Lorraine Dardis, a founding member of Socialist Alternative in the US and an active member of the Socialist Party in England and Wales, passed away in London on March 22. Despite struggling against an illness for the last four years, and recently entering hospice care, Lorraine’s passing was still a terrible shock to her loved ones, comrades, and friends.
Most of Lorraine’s adult life was dedicated to revolutionary socialism through helping to organize around the methods and ideas of the Committee for a Workers International (CWI). In retrospect, it’s easy to see how Lorraine was particularly attracted to Marxism and ready for the sacrifice and hard work involved in helping to build international socialism.
Lorraine was always incredibly kind and empathetic, often helping out friends in need and at the same time, adept at connecting problems she saw or experienced with their root causes in capitalism. Lorraine’s upbringing in a close and loving family and the circumstances of her younger years prepared her well for later socialist activism.
Lorraine was born in 1965 on a US army base in Germany. Despite the hardship of moving a lot as a self-described “army brat” – Lorraine learned to enjoy travelling and meeting new friends. Her parents, Leon and Mimi, encouraged Lorraine to care deeply about others, to value learning, and they made the frequent changes and difficulties of army camp life into positive experiences in many ways.
Lorraine’s family settled in New Jersey in the US during her high school years and there she had some influential teachers in high school, including one teacher who actually had the courage to introduce his students to socialist ideas. Lorraine became active in environmental protests against a multinational corporation, Ciba-Geigy, whose dye plant was polluting the environment of Toms River where Lorraine’s family settled down.
Lorraine went to Boston to attend university but the pull of political activism and a growing political awareness caused Lorraine to leave school before graduation. She became involved in the international peace and anti-nuclear movements of the time, including visiting the Greenham Common Women’s Peace Camp and the Faslane Peace Camp in Scotland.
After more travel in Europe and then back to Boston to begin working a range of difficult, low-paid jobs, Lorraine met a friend who had just joined a group of union and socialist activists in the process of trying to start a new socialist group in the US – a group that would be in political solidarity with the CWI. Lorraine joined this effort to and became a founding member, in 1985, of what is now called Socialist Alternative.
In her own words: “Having already come across a range of political groups with different approaches and principles, I was attracted to Socialist Alternative for two main reasons: its support for creating a genuine democratically- run and grassroots-controlled socialist society internationally and its member-based, democratic, and anti-bureaucratic structure and functioning.”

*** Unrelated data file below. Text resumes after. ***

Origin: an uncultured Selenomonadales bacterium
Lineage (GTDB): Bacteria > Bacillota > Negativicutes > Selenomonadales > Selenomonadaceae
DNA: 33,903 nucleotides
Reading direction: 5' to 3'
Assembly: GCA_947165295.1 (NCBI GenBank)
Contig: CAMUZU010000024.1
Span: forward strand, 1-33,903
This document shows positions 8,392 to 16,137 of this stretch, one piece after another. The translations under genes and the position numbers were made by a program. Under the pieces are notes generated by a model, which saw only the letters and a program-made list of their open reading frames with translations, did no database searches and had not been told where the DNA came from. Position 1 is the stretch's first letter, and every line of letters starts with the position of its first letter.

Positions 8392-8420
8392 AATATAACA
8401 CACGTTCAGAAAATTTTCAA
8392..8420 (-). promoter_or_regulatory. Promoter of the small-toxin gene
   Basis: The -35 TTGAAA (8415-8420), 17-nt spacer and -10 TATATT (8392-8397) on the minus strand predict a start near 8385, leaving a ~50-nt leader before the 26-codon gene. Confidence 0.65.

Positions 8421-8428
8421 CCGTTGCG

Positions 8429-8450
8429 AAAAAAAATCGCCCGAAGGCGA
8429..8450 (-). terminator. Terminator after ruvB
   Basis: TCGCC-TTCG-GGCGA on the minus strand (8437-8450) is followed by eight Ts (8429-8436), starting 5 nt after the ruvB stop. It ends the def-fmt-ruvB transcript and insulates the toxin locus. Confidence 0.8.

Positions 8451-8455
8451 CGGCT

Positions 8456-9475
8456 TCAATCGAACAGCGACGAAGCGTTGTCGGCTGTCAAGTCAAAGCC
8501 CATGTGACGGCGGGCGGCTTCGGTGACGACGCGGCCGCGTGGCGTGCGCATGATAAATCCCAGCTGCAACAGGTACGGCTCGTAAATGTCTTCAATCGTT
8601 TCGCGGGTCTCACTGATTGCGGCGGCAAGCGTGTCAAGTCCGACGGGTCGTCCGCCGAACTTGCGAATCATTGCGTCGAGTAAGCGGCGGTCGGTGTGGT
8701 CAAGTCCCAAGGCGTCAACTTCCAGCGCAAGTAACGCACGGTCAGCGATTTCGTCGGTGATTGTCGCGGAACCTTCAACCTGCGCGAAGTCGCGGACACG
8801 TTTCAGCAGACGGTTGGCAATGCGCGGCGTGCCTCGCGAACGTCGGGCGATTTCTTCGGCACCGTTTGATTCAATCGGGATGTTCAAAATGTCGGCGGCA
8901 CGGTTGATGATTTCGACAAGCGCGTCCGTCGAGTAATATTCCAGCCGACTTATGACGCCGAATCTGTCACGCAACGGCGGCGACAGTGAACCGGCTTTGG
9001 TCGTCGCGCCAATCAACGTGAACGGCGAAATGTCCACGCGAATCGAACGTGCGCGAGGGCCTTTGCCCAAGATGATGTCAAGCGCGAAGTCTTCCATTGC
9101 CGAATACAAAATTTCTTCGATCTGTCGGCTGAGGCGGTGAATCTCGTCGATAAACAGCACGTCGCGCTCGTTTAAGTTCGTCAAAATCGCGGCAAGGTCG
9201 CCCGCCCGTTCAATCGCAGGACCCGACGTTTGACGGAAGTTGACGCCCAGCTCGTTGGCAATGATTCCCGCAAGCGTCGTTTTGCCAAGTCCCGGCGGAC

Lorraine then devoted herself to the hard slog of helping to organize a socialist organization in the wake of the collapse of Stalinism, in the most powerful capitalist country in the world, and starting from scratch, essentially.
Lorraine’s intelligence, enthusiasm, and energetic activism were quickly noticed in the newly forming US grouping and Lorraine was elected into leadership positions and asked to become a full-time organizer. Accepting this, she worked first in Chicago, and then back in Boston. She played a key role in organizing young workers and helping to educate a new generation of Marxists in Socialist Alternative.
The late 1980s and 1990s were a difficult time for socialist organizing but Lorraine joined comrades in toughing it out, being in it for the long haul, and even making some organizational gains against great odds – establishing a foundation for Socialist Alternative in the US. Some of Lorraine’s more public work as an organizer for Socialist Alternative included helping to lead a campaign against domestic violence, being involved in numerous union solidarity campaigns; from helping organize new unions to strengthening existing unions involved in strikes, contract campaigns, and making unions more democratic.
Near the end of the 1990s, Lorraine left her political post but remained a leading member of Socialist Alternative, in the Boston branch and nationally. While balancing a lot of branch work with going back to university, Lorraine managed to finish her undergraduate degree.
In 2000, Lorraine moved to London to be with her partner, Lynn, a leader of the Socialist Party in England and Wales. As an active member of the Socialist Party, Lorraine began working at University College of London and in her 15 years there, she went on to gain a Masters Degree in Public Policy and she began a PhD program in education.
In 2015, Lorraine retired due to ill-health. She maintained a keen interest in the Socialist Party and CWI work, even as she fought her illness. The “old-timers” in Socialist Alternative will never forget her dedication and hard work for our cause of human liberation from capitalism, and for international socialism. Those of us who were lucky enough to be personal friends with Lorraine will also never forget her amazing kindness, generosity, and love. Her life will continue to inspire us.